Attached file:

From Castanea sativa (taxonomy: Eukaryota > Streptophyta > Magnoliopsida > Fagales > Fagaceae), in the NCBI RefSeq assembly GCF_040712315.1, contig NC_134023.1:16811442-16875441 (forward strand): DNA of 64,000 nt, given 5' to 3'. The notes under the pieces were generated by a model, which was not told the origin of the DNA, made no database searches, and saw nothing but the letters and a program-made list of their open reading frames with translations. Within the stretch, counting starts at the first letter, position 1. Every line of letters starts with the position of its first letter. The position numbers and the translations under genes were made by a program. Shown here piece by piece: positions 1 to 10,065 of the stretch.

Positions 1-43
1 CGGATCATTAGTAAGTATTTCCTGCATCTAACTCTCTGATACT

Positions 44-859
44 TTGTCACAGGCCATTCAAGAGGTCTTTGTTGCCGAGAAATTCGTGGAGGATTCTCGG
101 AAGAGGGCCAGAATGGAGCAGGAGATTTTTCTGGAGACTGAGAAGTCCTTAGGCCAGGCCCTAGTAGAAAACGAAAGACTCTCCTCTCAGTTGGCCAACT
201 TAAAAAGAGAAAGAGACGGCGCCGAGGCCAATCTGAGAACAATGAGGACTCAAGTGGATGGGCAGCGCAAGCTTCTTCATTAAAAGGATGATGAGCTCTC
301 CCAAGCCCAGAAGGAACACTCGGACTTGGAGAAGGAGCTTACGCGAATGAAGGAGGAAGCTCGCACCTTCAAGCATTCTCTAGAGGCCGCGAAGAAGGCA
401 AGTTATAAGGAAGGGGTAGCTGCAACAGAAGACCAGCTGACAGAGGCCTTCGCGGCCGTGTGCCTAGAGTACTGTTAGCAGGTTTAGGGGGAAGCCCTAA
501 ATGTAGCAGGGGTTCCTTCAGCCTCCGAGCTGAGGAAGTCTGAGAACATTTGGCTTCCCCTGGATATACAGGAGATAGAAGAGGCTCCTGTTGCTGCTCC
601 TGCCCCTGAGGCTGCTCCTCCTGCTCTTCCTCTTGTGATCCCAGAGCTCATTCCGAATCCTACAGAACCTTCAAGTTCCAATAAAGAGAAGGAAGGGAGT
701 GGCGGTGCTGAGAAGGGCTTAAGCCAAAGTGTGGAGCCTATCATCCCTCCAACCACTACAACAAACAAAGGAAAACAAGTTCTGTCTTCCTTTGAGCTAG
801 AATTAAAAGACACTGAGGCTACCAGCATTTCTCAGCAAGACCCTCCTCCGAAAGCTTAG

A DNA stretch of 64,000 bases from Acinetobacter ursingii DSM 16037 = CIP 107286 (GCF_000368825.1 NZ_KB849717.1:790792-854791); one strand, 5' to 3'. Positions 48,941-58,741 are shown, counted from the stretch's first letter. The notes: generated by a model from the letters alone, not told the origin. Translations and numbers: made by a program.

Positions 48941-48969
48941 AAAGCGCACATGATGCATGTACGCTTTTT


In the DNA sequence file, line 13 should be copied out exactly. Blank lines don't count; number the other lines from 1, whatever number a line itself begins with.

801 AATTAAAAGACACTGAGGCTACCAGCATTTCTCAGCAAGACCCTCCTCCGAAAGCTTAG